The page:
Instagram CEO Kevin Systrom said that users are effectively
already using the service to communicate specific ideas with each
other. He also observed that half of the app's more than 150
million users open it daily, which sounded like a jab at other
messaging services. Snapchat, for example, doesn't disclose how
many users it has.
As messaging apps like Snapchat, WhatsApp, WeChat and Kik
proliferate and grow stickier as places for users to spend their
time, the established social networks are clearly getting hungry
for a piece of the action.
Facebook's mobile app currently has a prompt at the bottom of
the "messages" section urging users to install Facebook Messenger,
a separate app that's optimized for messaging. And Twitter made an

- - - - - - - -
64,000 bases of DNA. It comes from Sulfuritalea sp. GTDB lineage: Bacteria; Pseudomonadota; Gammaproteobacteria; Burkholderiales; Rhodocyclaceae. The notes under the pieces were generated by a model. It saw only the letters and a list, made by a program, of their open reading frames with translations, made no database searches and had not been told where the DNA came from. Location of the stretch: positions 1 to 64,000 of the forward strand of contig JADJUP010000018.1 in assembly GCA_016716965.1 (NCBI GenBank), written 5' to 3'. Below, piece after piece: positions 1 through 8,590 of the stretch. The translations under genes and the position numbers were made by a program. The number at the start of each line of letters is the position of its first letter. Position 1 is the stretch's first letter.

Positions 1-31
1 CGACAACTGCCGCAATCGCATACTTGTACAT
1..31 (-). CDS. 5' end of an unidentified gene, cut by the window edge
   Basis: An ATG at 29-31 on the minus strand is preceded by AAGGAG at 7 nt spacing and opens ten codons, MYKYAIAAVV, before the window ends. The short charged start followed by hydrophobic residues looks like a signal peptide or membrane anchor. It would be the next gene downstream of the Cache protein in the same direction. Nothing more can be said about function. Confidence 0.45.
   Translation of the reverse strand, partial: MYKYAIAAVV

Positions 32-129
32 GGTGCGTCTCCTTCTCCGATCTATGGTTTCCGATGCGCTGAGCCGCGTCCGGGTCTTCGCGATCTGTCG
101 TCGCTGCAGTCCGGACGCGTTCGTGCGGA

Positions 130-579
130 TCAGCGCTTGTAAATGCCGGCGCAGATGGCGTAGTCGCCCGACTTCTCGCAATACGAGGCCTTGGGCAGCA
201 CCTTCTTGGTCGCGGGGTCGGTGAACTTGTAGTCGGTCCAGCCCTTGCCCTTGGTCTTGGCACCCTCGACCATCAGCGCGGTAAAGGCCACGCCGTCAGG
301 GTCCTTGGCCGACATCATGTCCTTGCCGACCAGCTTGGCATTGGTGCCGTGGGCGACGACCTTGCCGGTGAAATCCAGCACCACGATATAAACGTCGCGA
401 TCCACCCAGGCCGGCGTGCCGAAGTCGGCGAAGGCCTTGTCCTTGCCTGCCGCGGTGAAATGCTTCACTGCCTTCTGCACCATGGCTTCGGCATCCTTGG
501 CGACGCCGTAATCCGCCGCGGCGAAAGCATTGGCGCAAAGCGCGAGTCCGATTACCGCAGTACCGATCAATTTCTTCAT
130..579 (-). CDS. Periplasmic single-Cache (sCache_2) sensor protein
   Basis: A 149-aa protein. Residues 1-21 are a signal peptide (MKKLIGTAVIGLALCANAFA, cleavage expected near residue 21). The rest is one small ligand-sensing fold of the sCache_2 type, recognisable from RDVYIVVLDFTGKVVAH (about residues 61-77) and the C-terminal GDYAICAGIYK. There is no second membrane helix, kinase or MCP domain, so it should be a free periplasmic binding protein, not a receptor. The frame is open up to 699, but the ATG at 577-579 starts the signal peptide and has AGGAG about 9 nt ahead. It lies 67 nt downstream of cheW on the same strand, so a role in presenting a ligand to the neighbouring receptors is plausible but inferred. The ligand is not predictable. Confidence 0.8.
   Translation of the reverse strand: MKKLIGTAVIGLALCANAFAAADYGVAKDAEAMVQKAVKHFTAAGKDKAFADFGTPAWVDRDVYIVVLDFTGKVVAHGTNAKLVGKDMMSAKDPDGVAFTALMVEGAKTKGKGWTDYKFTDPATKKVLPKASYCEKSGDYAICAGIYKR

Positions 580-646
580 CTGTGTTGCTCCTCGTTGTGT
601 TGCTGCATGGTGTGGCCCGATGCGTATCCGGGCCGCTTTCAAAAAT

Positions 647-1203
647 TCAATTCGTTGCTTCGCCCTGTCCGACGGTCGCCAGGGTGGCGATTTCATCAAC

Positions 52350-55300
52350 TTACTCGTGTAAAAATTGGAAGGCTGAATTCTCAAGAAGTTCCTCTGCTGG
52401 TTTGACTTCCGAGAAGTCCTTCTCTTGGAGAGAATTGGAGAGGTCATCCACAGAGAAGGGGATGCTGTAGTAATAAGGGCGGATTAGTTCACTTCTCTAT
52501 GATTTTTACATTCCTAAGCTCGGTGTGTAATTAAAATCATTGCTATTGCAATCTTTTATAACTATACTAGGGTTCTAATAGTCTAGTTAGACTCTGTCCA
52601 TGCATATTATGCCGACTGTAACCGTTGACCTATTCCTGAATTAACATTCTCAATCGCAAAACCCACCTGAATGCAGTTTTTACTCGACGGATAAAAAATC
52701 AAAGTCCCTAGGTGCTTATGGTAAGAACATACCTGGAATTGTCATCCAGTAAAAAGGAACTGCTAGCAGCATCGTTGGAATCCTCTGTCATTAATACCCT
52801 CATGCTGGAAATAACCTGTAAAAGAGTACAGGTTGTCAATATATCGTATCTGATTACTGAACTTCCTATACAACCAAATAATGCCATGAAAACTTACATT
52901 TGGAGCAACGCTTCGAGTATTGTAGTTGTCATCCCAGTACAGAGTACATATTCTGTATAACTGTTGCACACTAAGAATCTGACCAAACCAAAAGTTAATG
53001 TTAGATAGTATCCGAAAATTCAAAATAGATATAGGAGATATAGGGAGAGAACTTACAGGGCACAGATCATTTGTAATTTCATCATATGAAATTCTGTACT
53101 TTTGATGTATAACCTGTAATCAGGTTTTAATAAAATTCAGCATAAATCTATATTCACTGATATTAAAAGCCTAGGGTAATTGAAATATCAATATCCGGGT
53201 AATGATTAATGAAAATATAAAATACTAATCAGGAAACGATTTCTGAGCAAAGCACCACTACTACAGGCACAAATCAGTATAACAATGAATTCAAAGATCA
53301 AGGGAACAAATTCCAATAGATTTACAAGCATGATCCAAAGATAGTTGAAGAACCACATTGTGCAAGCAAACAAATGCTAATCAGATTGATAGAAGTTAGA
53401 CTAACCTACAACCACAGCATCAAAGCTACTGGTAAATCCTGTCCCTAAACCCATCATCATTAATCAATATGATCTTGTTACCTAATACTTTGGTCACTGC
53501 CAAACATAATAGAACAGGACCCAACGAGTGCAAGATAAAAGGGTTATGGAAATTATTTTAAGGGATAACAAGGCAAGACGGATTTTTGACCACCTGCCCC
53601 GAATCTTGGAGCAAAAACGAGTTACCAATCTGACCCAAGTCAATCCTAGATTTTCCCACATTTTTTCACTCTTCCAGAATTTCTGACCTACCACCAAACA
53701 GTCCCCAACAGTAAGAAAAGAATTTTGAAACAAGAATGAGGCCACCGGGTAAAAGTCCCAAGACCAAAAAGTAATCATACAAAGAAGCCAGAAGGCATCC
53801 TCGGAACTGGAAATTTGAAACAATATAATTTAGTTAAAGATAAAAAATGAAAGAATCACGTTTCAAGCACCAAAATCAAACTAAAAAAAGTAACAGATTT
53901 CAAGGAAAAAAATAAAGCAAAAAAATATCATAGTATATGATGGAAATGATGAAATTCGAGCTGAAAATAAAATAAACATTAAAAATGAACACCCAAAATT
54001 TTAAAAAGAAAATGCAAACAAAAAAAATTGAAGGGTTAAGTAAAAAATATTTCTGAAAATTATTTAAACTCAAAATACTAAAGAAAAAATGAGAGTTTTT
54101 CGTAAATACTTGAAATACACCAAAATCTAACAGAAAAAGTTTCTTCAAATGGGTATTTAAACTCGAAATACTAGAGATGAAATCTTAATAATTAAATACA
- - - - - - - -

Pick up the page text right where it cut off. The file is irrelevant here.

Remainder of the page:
update this week whereby users can send
and receive images in their private direct messages -- a tweak
that seems to have been conceived of with Snapchat in Twitter's
It's not the first time Facebook has adapted Instagram to take
on a perceived competitor. Instagram added video soon after Twitter
acquired the short video service Vine.
Today's Instagram move is aimed at user engagement and keeping
people on the app for as long as possible each day. It's not
connected to Instagram's revenue push, which began rolling out
earlier this fall in the form of photos and videos promoted by
brands in users' streams.
"I think it's way too early to talk about advertising in
Instagram Direct," Mr. Systrom said. "Where brands can work to
collect photos from their consumers is much more interesting of a
use case right now."
Mr. Systrom also addressed the concept of "ephemerality," which
is what makes Snapchat unique among messaging apps, and seemed to
leave the door open to eventually introducing disappearing messages
on Instagram. But he also said that Instagram is about capturing
and sharing the world's moments.
Contributing: Alex Kantrowitz